While I was in Odaiba I took the time to go to Miraikan or MeSci as it’s known in English. It’s a museum that is supposed to ‘share’ innovative science. There are a lot of interactive displays, and it’s well set out and very funky, but I was disappointed that there didn’t seem to be that much. I suppose when I think of a science museum with interactive displays I think of basic sciences. There’s not many ways you can have a display of the International Space Station and make it interactive. And driving a robot remotely just isn’t my thing. However, the one exhibit that was really cool was the internet display, designed to show kids how information is sent around the internet. Using black and white balls as bits you try to send a word to another input station, but the balls have to go along all these ramps and through big windy things. Very cool. Overall, even though I found Miraikan to be a bit dull, young kids would like it.

Oh, and I finished off my day in Odaiba by conquering my fear of heights and walking across the Rainbow Bridge. Got some great pictures of Tokyo too, check them out!

For the rest of my vacation I knew money was going to be sparse, so I took up an offer from my company to teach at an English summer camp. The camp was a lot of fun, and really wasn’t very hard work. I got to meet 3 other teachers from my company who were lovely ladies, and my group of kids was friendly and tried hard. I think the most enjoyable part of the camp was the BBQ/bonfire/ghost walk evening. We ate a heap of meat, got to light small fireworks, dance around, and freak out the kids (we were the monsters)(and yes, I am kinda sadistic).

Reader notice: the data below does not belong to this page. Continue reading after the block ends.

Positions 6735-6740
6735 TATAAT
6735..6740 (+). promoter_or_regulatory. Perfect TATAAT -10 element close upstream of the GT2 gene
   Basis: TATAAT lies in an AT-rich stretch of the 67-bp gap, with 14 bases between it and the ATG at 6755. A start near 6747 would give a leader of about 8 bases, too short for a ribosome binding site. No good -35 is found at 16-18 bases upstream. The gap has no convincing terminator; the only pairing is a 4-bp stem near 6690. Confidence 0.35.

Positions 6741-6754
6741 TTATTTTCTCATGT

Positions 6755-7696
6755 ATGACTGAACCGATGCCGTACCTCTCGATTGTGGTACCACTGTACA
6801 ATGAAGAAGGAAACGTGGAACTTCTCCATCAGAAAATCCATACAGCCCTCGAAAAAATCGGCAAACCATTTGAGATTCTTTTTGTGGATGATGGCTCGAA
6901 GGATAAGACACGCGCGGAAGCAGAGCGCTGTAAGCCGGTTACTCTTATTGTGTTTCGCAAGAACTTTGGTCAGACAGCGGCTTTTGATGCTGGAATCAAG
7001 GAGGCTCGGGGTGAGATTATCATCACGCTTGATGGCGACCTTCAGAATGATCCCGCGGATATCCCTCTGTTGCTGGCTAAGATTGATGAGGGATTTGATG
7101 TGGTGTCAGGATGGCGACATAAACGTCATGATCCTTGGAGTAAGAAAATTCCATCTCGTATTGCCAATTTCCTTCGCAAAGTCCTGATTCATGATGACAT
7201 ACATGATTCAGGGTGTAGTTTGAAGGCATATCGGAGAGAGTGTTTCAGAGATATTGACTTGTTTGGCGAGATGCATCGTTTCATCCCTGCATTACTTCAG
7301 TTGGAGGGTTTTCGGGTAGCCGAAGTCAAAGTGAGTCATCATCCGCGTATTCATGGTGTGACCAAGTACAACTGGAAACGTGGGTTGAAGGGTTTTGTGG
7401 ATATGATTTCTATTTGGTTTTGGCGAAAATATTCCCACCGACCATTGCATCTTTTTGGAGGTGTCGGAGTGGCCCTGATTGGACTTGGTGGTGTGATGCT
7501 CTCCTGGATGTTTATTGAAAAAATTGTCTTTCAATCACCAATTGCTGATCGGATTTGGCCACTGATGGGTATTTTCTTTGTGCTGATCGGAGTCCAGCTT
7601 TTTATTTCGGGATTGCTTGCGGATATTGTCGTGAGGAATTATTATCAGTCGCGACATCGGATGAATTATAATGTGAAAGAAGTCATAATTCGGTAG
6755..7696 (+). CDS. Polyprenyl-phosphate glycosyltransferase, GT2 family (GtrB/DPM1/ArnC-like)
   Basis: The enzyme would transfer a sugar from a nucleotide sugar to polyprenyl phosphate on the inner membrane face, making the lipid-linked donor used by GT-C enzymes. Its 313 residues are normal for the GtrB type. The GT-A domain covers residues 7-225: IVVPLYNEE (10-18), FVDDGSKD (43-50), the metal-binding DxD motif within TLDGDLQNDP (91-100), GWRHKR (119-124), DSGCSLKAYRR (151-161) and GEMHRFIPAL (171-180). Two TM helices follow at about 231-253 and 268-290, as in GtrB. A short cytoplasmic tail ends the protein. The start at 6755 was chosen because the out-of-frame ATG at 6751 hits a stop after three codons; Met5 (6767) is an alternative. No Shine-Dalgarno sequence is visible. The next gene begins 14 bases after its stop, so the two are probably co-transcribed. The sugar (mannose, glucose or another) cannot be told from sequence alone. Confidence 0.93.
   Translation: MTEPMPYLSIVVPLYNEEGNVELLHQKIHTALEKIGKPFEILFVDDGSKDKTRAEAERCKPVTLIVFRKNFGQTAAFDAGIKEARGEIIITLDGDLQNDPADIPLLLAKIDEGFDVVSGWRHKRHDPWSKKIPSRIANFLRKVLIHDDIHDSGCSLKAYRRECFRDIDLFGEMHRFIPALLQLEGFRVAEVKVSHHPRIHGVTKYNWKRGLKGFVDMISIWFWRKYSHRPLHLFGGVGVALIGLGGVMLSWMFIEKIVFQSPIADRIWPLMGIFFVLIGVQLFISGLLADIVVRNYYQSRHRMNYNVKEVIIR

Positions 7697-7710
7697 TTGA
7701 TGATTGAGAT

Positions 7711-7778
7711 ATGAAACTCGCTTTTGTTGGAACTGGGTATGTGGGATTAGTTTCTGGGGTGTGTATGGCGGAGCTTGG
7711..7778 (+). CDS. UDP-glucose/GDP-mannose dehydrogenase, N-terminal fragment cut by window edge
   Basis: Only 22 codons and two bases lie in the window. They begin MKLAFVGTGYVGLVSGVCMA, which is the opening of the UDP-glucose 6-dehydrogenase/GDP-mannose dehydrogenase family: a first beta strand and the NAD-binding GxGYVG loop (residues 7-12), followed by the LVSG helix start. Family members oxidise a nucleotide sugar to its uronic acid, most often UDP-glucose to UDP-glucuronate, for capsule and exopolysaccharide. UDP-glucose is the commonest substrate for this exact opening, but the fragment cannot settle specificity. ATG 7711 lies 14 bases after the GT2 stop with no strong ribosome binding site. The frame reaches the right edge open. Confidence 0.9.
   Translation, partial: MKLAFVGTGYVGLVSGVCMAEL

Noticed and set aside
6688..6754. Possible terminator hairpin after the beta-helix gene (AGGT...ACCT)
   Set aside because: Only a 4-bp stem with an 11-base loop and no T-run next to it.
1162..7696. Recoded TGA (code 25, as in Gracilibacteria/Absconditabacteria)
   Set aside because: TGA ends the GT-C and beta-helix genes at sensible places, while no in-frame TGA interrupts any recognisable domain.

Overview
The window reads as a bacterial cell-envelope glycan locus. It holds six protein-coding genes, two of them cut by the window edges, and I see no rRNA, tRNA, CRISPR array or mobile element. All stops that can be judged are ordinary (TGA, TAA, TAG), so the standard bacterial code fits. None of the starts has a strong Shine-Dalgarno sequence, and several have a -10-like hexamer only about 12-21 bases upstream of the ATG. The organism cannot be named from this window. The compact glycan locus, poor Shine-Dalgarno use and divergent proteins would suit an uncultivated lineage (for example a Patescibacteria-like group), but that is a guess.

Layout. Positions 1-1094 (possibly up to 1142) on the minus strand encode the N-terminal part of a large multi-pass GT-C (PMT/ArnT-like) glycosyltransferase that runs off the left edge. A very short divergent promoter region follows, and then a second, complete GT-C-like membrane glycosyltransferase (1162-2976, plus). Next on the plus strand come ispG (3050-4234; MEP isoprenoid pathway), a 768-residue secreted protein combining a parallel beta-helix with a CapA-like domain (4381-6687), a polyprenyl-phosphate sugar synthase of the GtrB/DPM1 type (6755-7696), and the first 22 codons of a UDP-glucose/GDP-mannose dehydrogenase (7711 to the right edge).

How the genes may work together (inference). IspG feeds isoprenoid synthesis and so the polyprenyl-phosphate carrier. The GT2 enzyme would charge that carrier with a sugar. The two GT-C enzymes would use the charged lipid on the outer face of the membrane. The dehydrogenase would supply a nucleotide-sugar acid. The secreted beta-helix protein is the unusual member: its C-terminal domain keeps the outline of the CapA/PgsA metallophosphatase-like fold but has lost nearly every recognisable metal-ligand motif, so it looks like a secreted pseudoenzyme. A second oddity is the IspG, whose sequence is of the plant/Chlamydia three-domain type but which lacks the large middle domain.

The final part of my vacation was two weeks spent in Australia. Two weeks seems like a long time on paper, but it really flew. I visited my grandfather, aunt, uncle and cousin, and also managed to catch up with a few friends. I went shopping for clothes (I just can’t buy pants/underwear in Japan), multiple doctor/dentist appointments and ate many foods I missed. It was really wonderful to go back home, I’ve been missing it a lot lately. And believe me, it was very sad to leave. It was also very distressing to get my credit card bill (4 days of shopping, and averaging $500 a day… you do the math) but at least I have clothes now.

And now it’s September and it’s back to school. Admittedly it’s only the first week of school, but things have been slow so far. I’m expecting to get slammed next week. But I would have to say the most interesting thing about being back at school is the ‘measures’ the school is taking in regards to Swine Flu… It’s not even flu season yet!?! Regardless, if a kid comes down with a fever during class time, we have to give them a mask, send them to the teacher’s room, and then to the nurse’s office. And on top of that, the school has decided to limit the Culture Festival in a few weeks time. Now, if you’ve ever watched a school-based anime, Culture Festival is when all the kids open a maid café or make a haunted house in their classroom. People from outside the school (family/friends/complete strangers) can come and look around, etc. This year however, the school has limited the festival to one day, no food will be sold, and only families that have returned their RSVP’s can come. I can tell you now a lot of the kids will be disappointed.

But such is life in a society prone to panic.

Did I ever tell you about how natto sold out when a TV show said eating it every day was good for dieting??? Crazy group mentality….

*edit – apparently the swine flu panic isn’t over reacting, at the moment about 12 kids from the school have contracted it…. great….